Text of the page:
Norman Lamb MP writes…Liberal Democrats will fight relentlessly for NHS to have funding it needs

Today Simon Stevens, the Chief Executive of NHS England published his 5-year Forward Look, setting out the challenges facing our health and care system in the coming years.

It makes sobering reading.  Simon Stevens sets out the huge scale of the financial challenge facing us in the years ahead as we continue to adapt to an ageing population, and increasing numbers of people living longer with multiple chronic conditions.  We also need more investment to ensure that people with mental health problems can get the same standard of care and support as with physical health.

Earlier this month, the Liberal Democrats set out their priorities for the NHS.  We committed to investing at least £1bn extra in our health and care system in each year in the next parliament.  £500m of that will go to mental health to ensure mental health patients get fair treatment, and can access the support they need.  And by the end of the next parliament we will give each carer £250 a year to recognise the immense contribution they make to society.

We also made clear that we would be arguing strongly this year for significant additional funding for the health and care system as part of the Autumn Statement.  We are the only major party arguing for money next year for the NHS.  And Simon Stevens has today made our case for us in the most powerful terms possible.

I know that when I speak to voters in my North Norfolk constituency, and when I meet people across the country, health and care are consistently among their highest priorities for government investment.  But the Conservatives are not making the case for investment in health and care: they are just promising to maintain the current level of spending.  If that’s the deal, the NHS would crash.  Liam Fox has argued for an end to the NHS ringfence – but this could damage our NHS beyond recognition.

Labour, too, have not argued for any increase in funding next year.  In Wales Labour has cut NHS spending by 8%, missing targets on A&E and cancer treatment and presiding over the worst ambulance response times in the UK.  Over 13 years in government, Labour wasted money with PFI schemes and special favours to private companies.  What is more, they just don’t understand that you can’t secure the future of our NHS without securing our economic recovery too.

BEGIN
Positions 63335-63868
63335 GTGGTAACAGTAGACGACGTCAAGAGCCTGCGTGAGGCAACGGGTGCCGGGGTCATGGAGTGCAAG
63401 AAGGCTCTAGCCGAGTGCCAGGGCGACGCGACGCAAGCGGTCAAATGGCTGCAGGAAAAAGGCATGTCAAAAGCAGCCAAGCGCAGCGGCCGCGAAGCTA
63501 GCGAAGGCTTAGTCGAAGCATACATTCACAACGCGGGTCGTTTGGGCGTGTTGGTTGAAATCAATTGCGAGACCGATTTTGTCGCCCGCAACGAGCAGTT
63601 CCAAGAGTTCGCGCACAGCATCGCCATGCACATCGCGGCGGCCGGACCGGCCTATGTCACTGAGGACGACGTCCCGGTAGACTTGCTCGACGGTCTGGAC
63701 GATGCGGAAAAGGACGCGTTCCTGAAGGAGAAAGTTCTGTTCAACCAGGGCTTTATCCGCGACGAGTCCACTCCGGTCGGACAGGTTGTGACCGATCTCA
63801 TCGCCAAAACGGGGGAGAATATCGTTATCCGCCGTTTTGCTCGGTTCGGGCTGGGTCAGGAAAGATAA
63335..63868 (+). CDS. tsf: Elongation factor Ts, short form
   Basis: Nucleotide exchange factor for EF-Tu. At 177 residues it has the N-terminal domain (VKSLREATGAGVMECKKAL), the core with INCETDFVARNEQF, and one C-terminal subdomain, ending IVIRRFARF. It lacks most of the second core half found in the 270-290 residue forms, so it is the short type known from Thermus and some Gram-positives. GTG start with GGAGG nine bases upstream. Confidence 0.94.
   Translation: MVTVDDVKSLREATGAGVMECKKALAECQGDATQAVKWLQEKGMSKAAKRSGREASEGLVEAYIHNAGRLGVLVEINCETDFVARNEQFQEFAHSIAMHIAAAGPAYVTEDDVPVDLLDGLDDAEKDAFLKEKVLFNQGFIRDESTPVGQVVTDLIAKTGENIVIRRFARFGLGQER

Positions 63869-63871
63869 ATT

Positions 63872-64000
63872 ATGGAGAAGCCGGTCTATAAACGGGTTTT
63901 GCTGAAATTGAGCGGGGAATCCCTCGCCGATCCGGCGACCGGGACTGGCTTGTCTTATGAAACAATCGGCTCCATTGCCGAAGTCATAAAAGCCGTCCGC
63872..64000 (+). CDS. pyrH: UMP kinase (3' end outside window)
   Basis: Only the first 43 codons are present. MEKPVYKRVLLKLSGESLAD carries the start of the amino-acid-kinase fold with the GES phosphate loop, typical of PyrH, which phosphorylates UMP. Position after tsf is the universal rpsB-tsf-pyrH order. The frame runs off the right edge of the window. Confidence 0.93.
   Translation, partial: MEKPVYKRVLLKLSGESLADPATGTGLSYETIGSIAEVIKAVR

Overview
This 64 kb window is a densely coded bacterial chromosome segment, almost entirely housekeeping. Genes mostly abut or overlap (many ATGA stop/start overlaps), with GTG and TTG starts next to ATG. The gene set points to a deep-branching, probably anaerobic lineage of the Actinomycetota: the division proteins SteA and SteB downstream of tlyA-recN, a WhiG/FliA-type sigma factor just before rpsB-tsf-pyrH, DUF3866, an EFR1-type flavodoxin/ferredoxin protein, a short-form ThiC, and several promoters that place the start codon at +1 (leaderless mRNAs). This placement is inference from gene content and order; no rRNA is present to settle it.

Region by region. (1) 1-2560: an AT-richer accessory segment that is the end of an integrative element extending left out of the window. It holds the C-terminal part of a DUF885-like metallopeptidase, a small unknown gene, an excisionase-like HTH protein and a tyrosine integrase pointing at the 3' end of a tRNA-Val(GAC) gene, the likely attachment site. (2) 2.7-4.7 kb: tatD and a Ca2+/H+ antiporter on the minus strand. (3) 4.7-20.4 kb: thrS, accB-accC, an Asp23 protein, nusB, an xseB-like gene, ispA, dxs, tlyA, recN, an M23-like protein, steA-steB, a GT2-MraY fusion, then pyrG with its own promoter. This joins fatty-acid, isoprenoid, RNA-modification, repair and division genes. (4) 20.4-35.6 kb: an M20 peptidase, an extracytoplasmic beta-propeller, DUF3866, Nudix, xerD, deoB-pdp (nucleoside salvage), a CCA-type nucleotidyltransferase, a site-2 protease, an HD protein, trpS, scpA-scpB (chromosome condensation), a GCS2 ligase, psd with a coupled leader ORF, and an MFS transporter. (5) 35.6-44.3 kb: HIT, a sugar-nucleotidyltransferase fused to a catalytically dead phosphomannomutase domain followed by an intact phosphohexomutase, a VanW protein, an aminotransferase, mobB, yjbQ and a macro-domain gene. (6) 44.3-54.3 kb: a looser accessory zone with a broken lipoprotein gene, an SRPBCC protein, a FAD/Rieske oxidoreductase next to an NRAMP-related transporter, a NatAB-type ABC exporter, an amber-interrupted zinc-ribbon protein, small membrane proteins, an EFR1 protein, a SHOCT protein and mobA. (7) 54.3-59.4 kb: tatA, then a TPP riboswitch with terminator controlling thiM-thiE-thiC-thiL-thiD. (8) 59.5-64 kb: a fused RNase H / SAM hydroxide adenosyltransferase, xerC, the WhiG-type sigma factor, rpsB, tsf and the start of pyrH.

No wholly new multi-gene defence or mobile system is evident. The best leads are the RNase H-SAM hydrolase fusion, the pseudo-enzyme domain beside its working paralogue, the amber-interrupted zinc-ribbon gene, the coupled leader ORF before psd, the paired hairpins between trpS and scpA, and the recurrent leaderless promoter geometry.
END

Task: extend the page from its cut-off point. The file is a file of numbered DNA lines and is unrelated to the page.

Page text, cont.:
I am passionately committed to our National Health Service, and the role it plays in giving every person the opportunity to enjoy a decent and fulfilled life regardless of their health needs.

And I recognise, as most people do, that if we want to have a sustainable NHS which is able to provide good care to those in need, we have to pay for it.  Britain currently spends less than almost any other major country on its health and care system.

And we will be making the case relentlessly in the coming weeks to make sure the NHS gets the funding it needs next year so it can continue to provide excellent care to those in need.  Liberal Democrats want to create opportunity for everyone by building a stronger economy and a fairer society.  We cannot do this by neglecting our health and care system.

 

* Norman Lamb is MP for North Norfolk and was Liberal Democrat Minister of State at the Department of Health until May 2015. He now chairs the Science and Technology Select Committee

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17 Comments

  • Interestingly there is no criticism of the Tory NHS reforms in this piece, despite them acknowledging they have proven to be an expensive mistake. Only Liam Fox gets criticised, hardly a mainstream Tory figure, while Labour get both barrels.

    Anything to do with voting for the Tory reforms?

  • Kick the justice system up the backside and many health issue burdens on the NHS would reduce by at a guess 1/3

  • Of course we could have saved about 3 billion that could have been re-invested into infrastructure and front-line services, by not passing the Lansley Health & Social Care act.

  • Rabi Martins 23rd Oct '14 - 7:24pm

    My sentiments exactly David We can and must go further – be bolder in this area Norman Lamb has been an extra-ordinary Health Minister His decision to give Mental Health the high profile and priority, not to mention the other good work he has done since being assisgned this portfolio, is proof that only Lib Dems can be trusted to tackle issues that really matter to the people even if they are the difficult ones

    But we also have to be honest with the public and tell them just how much money we need to give them the NHS they want and deserve Last month figures published by Monitor showed a deficit of £167m had been run up in the first quarter of 2014-15 – above the £80m forecast. A total of 86 out of 147 trusts were in the red. This includes our Health Trust is Watford, one of our target constituencies

    I suspect promising a tax rise is the last thing Nick Clegg and Danny Alexandrer, not to mention Paddy Ashdown will want to see in our 2015 manifesto But I suggest if we took such a bold and honest stance the electorate might actually begin to forgive us for the tuition fees fiasco Opinion polls have shown that the one thing the public would be willing to pay extra tax for is health I don’t know if an Extra Penny in the Pound would be sufficient But whatever the amount the public would need to be promised that the additional amount raised through this measure would be ring fenced for use on the NHS I would also suggest that this penny or two in the pound should be added to National Insurance and not Income Tax

  • The NHS needs an extra £8bn a year according to the five year plan. The Lib Dems are proposing an extra £1bn of which £500m is already earmarked for new spending. So not really much more than a gesture.